This inspirational quote from Dr. Seuss reminds us of the importance of being ourselves. This lesson from childhood applies to personal branding in the workplace today. In this article, part 1 of a 2 part series, I share my personal branding experience and explore the need for managing your brand in positively impacting your career. In part 2, I will discuss some of the keys to managing your personal brand and how do you leverage social presence effectively to elevate your brand.
Your personal brand is about who you are and how you want to be known both internally within your organization and externally in the marketplace. In a way, personal brand is something that comes to mind when people think of you – personality, core values and beliefs, education, skills, hobbies and interests, and ultimately the differentiated value you can deliver.
Another year is upon us. Around this time last year, I took the time to evaluate my personal brand, consider the attributes that made me uniquely me and assessed how my brand aligned to the corporate strategic objectives and market brand. It’s easy to make the mistake of ignoring the importance of personal brand for career development. Initially, you do question the need for personal brand – “I know what I do, what I am good at and the areas I need to improve.”, “My work is my personal brand. Why do I care?” Your brand is more than what you do. Your personal brand isn’t what you think it is; it is actually what others think of you. It’s about taking the necessary time to think through your brand, reflecting on your purpose and vision, asking others what they think of you and how you would like to be perceived.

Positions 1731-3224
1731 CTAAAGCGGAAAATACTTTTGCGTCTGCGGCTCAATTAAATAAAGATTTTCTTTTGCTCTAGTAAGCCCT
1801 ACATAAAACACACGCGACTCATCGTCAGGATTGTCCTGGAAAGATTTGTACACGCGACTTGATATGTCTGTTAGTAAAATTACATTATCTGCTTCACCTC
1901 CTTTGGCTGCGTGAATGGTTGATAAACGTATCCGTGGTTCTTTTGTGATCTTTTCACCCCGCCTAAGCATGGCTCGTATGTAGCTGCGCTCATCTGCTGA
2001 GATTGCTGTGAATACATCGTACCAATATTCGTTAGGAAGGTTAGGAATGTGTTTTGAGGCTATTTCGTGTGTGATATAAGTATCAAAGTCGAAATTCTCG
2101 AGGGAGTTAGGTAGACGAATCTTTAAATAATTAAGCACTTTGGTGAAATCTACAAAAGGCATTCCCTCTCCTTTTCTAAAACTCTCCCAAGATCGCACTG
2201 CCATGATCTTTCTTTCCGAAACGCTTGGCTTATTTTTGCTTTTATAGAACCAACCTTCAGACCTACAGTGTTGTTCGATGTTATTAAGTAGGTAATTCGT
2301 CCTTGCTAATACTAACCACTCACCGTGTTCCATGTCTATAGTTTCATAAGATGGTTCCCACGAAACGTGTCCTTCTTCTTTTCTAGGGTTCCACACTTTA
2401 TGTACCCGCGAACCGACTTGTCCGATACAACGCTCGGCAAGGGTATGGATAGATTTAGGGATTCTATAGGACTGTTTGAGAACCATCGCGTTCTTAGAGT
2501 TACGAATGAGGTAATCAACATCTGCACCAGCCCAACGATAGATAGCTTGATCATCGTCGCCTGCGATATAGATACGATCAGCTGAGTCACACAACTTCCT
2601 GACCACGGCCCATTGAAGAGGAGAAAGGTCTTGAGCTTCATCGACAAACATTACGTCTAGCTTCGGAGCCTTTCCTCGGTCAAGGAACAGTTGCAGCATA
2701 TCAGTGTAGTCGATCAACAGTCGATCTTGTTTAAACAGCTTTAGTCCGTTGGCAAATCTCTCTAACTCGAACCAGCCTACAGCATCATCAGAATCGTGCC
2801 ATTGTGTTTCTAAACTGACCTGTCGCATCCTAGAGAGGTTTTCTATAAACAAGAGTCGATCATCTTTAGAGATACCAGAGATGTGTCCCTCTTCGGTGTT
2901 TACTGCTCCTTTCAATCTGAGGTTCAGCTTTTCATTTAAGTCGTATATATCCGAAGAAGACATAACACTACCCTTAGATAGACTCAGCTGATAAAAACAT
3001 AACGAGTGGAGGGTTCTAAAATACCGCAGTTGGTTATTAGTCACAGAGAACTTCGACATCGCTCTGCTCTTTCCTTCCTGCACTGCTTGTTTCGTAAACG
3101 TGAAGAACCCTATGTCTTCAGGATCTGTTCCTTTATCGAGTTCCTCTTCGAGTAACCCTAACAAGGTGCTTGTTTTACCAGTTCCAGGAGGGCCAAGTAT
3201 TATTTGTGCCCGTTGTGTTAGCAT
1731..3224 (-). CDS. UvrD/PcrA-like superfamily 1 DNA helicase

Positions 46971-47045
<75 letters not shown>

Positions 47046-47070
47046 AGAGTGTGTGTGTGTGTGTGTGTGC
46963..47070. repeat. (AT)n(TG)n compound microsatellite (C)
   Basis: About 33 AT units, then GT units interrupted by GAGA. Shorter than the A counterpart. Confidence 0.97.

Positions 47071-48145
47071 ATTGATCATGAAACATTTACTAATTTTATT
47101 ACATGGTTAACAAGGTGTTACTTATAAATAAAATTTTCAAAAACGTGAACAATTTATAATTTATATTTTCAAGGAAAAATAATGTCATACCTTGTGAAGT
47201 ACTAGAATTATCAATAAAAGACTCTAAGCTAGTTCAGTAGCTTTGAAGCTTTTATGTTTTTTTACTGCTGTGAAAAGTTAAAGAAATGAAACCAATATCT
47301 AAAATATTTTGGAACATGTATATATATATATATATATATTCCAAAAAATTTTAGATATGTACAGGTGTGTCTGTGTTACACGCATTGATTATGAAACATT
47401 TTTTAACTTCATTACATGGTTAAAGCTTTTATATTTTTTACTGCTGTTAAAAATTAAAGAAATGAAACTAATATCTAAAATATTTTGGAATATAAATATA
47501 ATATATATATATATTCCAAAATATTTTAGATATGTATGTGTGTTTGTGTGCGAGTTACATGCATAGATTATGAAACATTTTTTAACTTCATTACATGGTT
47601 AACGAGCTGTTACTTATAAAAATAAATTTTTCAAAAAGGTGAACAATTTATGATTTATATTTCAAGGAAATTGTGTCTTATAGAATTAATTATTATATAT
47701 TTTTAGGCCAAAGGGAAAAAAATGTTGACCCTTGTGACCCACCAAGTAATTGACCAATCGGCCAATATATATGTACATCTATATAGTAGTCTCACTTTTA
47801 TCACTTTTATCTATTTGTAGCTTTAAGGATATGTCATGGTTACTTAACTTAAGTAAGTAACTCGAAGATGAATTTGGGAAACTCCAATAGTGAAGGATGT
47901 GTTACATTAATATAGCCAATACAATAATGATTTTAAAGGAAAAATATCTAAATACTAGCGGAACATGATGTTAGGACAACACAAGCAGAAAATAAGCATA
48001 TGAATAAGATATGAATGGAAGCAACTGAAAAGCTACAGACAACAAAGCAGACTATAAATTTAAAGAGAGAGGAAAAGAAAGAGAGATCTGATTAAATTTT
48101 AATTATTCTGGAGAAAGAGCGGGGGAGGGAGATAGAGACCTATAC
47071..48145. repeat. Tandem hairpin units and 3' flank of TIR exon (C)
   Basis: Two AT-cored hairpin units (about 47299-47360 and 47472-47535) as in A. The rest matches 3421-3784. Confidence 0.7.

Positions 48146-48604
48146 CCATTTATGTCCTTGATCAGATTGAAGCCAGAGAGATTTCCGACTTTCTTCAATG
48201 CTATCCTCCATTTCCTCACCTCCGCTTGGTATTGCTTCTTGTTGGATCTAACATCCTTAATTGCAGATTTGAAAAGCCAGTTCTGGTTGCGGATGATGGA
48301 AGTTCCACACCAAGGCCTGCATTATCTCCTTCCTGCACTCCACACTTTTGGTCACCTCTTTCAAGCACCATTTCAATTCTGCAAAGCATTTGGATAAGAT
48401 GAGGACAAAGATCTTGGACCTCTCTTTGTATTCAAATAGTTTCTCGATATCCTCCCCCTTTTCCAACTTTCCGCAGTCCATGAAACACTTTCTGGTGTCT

Now that a year has passed, I realize the importance of taking a deeper look at my personal brand and creating a personal brand equity plan. Sharing that plan with my career advisor, friends and mentors during the year helped me refine my value proposition and uncover the focus areas for my brand development. You own your brand and are responsible for managing that brand. Let’s take a look at the three factors that drive the need for personal brand.
When you take the time to evaluate your personal brand, you develop self-awareness about what makes you unique, your alignment to the corporate goals, your strengths and the areas for improvement. We have a great feedback culture at West Monroe through “Upward Feedback,” “Project Review” and “Multi-Rater feedback” which provides valuable insight in shaping our personal brand. Increased self-awareness through feedback is a fundamental cornerstone of learning, personal growth and, most importantly, improved performance.
Your brand helps to differentiate yourself from others who might be in the same role as you. For instance, a technical developer that brings a combination of business and technology skillset and ensures what is built is aligned to the business needs of the client is a real differentiator for us in the marketplace. Social identity and presence can be used to your advantage in order to communicate your brand in the external marketplace. A blog post is a great opportunity to document your point of view on current topics of interest and demonstrate thought leadership.